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Author Vine, Angus Edmund, author
Title Miscellaneous order : manuscript culture and the early modern organization of knowledge / Angus Vine
Imprint Oxford, United Kingdom : Oxford University Press, 2019
book jacket
 Fu Ssu-Nien WTN LANG BK  Z106.5.G7 V782 2019    AVAILABLE    30530001340652
Edition First edition
Descript xiv, 285 pages : illustrations ; 25 cm
text txt rdacontent
unmediated n rdamedia
volume nc rdacarrier
Note Includes bibliographical references (pages 247-276) and index
This book examines one of the most pervasive, but also perplexing, textual phenomena of the early modern world: the manuscript miscellany. Faced with multiple problems of definition, categorization, and (often conflicting) terminology, modern scholars have tended to dismiss the miscellany as disorganized and chaotic. Miscellaneous Order radically challenges that view by uncovering the various forms of organization and order previously hidden in early modern manuscript books. Drawing on original literary and historical research, and examining both the materiality of early modern manuscripts and their contents, this book sheds new light on the transcriptive and archival practices of early modern Britain, as well as on the broader intellectual context of manuscript culture and its scholarly afterlives.0Based on extensive archival research, and interdisciplinary in both subject and matter, Miscellaneous Order focuses on the myriad kinds of manuscript compiled and produced in the early modern era. Showing that the miscellany was essential to the organization of knowledge across a range of genres and disciplines, from poetry to science, and from recipe books to accounts, it proposes a new model for understanding the proliferation of manuscript material in the sixteenth and seventeenth centuries. By restoring attention to 'miscellaneous order' in this way, it shows that we have fundamentally misunderstood how early modern men and women read, wrote, and thought. Rather than a textual form characterized by an absence of order, the miscellany, it argues, operated as an epistemically and aesthetically productive system throughout the early modern period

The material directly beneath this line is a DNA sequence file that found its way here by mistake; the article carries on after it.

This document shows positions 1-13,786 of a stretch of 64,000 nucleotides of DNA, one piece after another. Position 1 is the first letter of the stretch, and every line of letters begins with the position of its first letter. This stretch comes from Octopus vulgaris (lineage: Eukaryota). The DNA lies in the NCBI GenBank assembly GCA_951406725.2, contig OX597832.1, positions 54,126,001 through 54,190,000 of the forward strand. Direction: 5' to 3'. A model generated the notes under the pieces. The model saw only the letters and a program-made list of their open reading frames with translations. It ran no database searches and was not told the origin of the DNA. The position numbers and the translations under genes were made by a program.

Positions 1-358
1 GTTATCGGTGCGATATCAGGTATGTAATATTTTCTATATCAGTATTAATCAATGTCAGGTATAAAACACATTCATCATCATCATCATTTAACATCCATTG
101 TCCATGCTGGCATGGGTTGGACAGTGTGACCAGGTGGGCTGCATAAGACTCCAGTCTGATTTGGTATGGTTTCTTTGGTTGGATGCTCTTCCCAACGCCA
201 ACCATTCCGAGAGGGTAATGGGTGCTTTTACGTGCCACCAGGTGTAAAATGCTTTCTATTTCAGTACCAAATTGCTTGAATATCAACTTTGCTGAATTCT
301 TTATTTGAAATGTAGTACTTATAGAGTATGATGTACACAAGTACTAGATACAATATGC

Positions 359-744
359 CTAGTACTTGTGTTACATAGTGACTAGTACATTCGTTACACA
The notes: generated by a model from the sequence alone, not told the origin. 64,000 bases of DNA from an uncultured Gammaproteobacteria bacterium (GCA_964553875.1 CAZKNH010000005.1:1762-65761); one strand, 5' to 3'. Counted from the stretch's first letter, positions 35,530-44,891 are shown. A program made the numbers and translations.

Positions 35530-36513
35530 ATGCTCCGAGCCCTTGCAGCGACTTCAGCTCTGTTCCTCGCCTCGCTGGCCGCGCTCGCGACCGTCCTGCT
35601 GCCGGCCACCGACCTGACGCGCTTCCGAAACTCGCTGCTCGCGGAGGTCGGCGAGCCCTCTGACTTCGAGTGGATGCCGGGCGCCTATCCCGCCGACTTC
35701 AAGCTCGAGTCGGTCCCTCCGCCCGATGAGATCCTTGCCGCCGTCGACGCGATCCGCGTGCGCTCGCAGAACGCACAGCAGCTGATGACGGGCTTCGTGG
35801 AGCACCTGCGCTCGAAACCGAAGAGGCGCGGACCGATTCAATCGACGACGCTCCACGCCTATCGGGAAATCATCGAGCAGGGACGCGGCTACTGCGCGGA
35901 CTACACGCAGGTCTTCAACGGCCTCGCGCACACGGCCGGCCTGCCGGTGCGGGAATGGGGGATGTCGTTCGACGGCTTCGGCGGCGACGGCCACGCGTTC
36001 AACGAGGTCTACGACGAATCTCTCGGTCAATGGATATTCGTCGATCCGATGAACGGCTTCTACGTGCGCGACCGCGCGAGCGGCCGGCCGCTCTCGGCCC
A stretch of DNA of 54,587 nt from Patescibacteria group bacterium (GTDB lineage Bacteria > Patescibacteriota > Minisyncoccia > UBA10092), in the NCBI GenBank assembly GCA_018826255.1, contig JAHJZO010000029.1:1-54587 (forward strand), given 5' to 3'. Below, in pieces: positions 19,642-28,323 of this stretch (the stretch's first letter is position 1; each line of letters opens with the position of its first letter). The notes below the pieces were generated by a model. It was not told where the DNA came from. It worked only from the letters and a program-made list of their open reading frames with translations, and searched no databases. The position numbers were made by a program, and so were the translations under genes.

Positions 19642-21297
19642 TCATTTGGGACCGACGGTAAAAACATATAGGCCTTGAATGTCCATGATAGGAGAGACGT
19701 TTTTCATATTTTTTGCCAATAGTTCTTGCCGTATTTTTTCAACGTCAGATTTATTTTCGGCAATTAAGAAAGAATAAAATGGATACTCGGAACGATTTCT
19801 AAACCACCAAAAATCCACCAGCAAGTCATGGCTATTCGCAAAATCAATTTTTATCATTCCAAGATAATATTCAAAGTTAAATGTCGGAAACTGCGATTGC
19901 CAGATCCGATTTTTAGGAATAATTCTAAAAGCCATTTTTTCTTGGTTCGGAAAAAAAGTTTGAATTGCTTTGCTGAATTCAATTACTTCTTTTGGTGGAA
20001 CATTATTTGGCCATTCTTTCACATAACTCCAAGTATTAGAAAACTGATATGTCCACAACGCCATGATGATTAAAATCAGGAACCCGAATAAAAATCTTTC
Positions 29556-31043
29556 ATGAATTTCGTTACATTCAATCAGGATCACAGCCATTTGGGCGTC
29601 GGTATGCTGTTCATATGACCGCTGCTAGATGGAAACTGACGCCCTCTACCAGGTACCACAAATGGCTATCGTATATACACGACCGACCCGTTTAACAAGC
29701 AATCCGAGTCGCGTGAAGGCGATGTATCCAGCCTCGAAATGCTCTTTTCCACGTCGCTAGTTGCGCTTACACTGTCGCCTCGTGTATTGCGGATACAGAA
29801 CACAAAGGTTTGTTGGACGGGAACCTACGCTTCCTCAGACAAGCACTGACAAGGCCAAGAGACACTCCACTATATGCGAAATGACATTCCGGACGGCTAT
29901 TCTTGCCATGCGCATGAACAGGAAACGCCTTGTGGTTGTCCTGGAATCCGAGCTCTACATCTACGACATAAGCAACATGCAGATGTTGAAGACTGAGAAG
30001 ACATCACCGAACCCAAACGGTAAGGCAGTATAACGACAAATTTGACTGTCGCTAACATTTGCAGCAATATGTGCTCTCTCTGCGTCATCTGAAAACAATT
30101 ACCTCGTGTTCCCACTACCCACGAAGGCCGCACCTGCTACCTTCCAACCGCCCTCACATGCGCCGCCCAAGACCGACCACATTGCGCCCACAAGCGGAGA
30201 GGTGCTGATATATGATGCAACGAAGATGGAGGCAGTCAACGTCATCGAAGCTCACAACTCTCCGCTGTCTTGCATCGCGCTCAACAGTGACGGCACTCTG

Subject Manuscripts -- Great Britain -- History -- 16th century
Manuscripts -- Great Britain -- History -- 17th century
Classification -- History
Written communication -- Great Britain -- History -- 16th century
Written communication -- Great Britain -- History -- 17th century
Knowledge, Sociology of -- History -- 16th century
Knowledge, Sociology of -- History -- 17th century
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